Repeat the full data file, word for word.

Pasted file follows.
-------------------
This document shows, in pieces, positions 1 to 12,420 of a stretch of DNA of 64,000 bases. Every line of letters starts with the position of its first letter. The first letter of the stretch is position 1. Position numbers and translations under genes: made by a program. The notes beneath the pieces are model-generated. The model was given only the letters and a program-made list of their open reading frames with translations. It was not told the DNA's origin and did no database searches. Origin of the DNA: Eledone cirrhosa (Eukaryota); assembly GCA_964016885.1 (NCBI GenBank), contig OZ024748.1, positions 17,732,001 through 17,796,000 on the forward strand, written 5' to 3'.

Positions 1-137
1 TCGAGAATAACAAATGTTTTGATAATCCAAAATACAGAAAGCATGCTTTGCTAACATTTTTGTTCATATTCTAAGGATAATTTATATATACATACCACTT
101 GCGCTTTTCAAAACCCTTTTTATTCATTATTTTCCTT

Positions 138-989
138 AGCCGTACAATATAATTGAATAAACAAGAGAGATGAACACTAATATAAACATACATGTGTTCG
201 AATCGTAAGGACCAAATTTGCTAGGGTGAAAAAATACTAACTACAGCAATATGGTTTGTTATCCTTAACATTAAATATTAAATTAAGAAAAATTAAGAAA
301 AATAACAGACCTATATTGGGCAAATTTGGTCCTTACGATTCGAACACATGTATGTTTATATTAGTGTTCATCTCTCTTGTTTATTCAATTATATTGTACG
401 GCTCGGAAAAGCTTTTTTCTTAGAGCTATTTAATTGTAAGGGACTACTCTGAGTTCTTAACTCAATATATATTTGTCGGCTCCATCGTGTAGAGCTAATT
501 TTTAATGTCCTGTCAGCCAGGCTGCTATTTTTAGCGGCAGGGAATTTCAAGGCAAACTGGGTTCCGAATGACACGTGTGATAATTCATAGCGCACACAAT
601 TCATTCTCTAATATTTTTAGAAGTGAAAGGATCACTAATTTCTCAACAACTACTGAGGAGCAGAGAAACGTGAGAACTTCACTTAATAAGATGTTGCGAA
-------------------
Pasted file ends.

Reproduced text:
This document shows, in pieces, positions 1 to 12,420 of a stretch of DNA of 64,000 bases. Every line of letters starts with the position of its first letter. The first letter of the stretch is position 1. Position numbers and translations under genes: made by a program. The notes beneath the pieces are model-generated. The model was given only the letters and a program-made list of their open reading frames with translations. It was not told the DNA's origin and did no database searches. Origin of the DNA: Eledone cirrhosa (Eukaryota); assembly GCA_964016885.1 (NCBI GenBank), contig OZ024748.1, positions 17,732,001 through 17,796,000 on the forward strand, written 5' to 3'.

Positions 1-137
1 TCGAGAATAACAAATGTTTTGATAATCCAAAATACAGAAAGCATGCTTTGCTAACATTTTTGTTCATATTCTAAGGATAATTTATATATACATACCACTT
101 GCGCTTTTCAAAACCCTTTTTATTCATTATTTTCCTT

Positions 138-989
138 AGCCGTACAATATAATTGAATAAACAAGAGAGATGAACACTAATATAAACATACATGTGTTCG
201 AATCGTAAGGACCAAATTTGCTAGGGTGAAAAAATACTAACTACAGCAATATGGTTTGTTATCCTTAACATTAAATATTAAATTAAGAAAAATTAAGAAA
301 AATAACAGACCTATATTGGGCAAATTTGGTCCTTACGATTCGAACACATGTATGTTTATATTAGTGTTCATCTCTCTTGTTTATTCAATTATATTGTACG
401 GCTCGGAAAAGCTTTTTTCTTAGAGCTATTTAATTGTAAGGGACTACTCTGAGTTCTTAACTCAATATATATTTGTCGGCTCCATCGTGTAGAGCTAATT
501 TTTAATGTCCTGTCAGCCAGGCTGCTATTTTTAGCGGCAGGGAATTTCAAGGCAAACTGGGTTCCGAATGACACGTGTGATAATTCATAGCGCACACAAT
601 TCATTCTCTAATATTTTTAGAAGTGAAAGGATCACTAATTTCTCAACAACTACTGAGGAGCAGAGAAACGTGAGAACTTCACTTAATAAGATGTTGCGAA